Meet the Newest Herd Members At The Great Elephant Project in Sri Lanka!

Meet the Newest Herd Members At The Great Elephant Project in Sri Lanka!

Posted by Ellie Hutchin on 4th Mar 2017

Over the last few years, the project coordinators at The Great Elephant Project have encountered several new elephants across the reserves in which the project runs, and today we wanted to introduce you to the new stars of the show!:

cute baby elephant

This a juvenile male named Ranitha. He is only a year old, and the only juvenile of his age in the herd so receives lots of attention from the older elephants. He was spotted in the Wasgamuwa National park, and he kept attempting to get close to the rangers, despite his mother’s objections! Eventually she could not stop him, he just couldn’t resist getting close enough to their Land Rover to enable the rangers to get this adorable snap.

mother and baby elephant

Ranjani is Ranitha’s mother, aren’t they a stunning pair? They originally encountered this little guy and his mum in February of 2014. mother and baby elephant walking

This little calf is Pathum and his mum is named Ayomi. They were first spotted by the Weheragala Tank (lake) and were seen just a few days ago at Madupitiya Plains by the Tree Hut Elephant Corridor.For various resons such as the dry season, and not being blood members of the herd and so does not always have the best access to food, their health is not ideal. However the team will keep an eye on them, and the mother and son are agreat example of why the conservation efforts are so important. They were first encountered in October of 2016. Ayomi also has a unique shape to her dorsal ridge, which helps the ranger to identify the elephant, a crucial objective of the project.

mother and cheeky baby elephant

Suneetha is the matriarch of her herd. Her little calf is called Nimal and the rangers say he is very well fed! He is infamous for always seeking attention which even once resulted in him being punished by one of the males! She was spotted in November of 2016.

herd of elephants

This is a family group that staff decided to call the Nandas, which means aunties. The three females are all of similar ages and as are their three calves. They were often seen at the Weheragala Tank during last year’s dry season. These gorgeous girls and their babies were first spotted in August of 2016.

The team at The Great Elephant Project work to identify elephants in their reserves to monitor their ranging, behavioural habits, their social organisation and any other information that can help towards their conservation.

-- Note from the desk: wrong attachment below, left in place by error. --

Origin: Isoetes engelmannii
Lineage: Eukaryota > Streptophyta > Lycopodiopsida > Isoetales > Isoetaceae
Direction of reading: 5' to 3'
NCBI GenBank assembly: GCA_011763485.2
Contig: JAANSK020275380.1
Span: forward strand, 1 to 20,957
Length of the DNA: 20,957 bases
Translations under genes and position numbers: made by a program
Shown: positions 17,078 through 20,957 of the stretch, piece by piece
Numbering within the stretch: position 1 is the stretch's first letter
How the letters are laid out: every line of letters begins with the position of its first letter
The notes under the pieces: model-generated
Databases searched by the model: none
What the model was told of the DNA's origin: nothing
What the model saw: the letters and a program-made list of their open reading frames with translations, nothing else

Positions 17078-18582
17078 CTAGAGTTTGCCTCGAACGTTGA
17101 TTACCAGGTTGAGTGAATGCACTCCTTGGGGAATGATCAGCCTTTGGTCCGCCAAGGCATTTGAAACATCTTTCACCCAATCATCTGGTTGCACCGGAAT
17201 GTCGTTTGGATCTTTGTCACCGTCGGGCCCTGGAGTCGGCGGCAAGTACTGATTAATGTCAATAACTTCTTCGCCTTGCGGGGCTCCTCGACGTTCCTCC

But why do Asian Elephants need protecting? Once free to roam across the majority of Asia, the elephants are now restricted to just 15% of their original range. Additionally, that 15% consists of fragmented and isolated populations around the South, and South-East Asia. They are seen as an icon of culture and religion in Asia, but their future is uncertain due to habitat loss, and poaching.

Asian elephants are crucial to the eco system as they graze vast amounts of vegetation, consequently spreading seeds as they do so. In forests, they create clearings in the trees, allowing sunlight to reach new seedlings which helps the forest to naturally regenerate.

Asian forest elephants

In light of this, the team’s objectives for the conservation of the elephants consist of;

  • Identifying individual elephants, monitoring their populations and ranging habits over time.
  • Collecting information on their habitat preferences to understand most frequented locations and their spacial distribution over time.
  • Identifying human-elephant conflict areas most used by the elephants and developing preventative measures and strategies for this.

The staff at the project need help to identify several other elephants to be able to help them, but this is a timely process and they welcome help with open arms. If you want to help preserve the beautiful Asian Elephants and volunteer at The Great Elephant Project, head over to our website for a little more information.

Photo Credits:
Chinthaka Weerasinghe
Chandima Fernando
Ravi Corea

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